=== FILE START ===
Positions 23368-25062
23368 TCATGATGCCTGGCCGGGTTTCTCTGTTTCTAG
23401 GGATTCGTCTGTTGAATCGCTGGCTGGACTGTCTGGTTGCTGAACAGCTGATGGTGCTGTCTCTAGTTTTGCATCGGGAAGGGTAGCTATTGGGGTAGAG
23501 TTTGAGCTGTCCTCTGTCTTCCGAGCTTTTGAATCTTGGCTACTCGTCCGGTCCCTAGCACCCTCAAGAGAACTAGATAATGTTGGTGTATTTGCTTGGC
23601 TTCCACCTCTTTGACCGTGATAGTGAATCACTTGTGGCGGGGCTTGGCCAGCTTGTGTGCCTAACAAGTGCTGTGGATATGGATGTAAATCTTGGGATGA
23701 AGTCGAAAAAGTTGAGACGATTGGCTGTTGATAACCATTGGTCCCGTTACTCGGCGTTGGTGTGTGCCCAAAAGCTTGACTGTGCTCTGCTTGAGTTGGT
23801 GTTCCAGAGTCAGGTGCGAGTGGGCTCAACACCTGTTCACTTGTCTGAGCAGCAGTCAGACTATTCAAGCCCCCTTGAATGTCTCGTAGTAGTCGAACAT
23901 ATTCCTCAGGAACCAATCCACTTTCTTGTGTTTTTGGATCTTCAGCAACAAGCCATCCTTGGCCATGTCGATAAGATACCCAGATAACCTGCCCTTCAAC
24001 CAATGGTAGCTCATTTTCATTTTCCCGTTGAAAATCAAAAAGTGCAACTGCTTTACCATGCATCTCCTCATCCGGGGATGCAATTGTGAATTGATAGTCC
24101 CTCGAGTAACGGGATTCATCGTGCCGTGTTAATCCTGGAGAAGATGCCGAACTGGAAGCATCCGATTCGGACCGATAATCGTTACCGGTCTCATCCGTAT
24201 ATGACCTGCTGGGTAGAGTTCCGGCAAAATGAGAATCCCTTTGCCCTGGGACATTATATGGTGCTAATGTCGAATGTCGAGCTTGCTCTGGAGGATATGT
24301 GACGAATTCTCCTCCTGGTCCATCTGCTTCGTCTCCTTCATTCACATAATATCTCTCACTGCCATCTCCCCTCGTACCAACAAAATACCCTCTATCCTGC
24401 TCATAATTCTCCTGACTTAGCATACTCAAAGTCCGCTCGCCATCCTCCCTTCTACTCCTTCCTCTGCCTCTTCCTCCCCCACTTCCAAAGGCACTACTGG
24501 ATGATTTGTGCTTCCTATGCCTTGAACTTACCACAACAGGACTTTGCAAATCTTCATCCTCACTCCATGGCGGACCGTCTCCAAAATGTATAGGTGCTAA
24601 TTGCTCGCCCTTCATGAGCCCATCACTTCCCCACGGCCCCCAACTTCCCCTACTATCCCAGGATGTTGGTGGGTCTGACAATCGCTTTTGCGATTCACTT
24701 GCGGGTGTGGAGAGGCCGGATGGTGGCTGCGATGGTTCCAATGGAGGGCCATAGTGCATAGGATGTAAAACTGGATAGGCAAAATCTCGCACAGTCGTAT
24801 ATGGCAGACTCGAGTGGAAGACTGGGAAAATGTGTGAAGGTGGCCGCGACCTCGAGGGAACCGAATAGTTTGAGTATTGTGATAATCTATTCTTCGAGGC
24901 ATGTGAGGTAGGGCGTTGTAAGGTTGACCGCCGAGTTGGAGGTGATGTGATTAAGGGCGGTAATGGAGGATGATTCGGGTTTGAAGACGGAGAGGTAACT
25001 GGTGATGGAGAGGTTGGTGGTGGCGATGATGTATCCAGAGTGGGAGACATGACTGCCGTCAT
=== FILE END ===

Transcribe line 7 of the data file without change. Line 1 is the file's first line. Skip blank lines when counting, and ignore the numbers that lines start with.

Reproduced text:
23801 GTTCCAGAGTCAGGTGCGAGTGGGCTCAACACCTGTTCACTTGTCTGAGCAGCAGTCAGACTATTCAAGCCCCCTTGAATGTCTCGTAGTAGTCGAACAT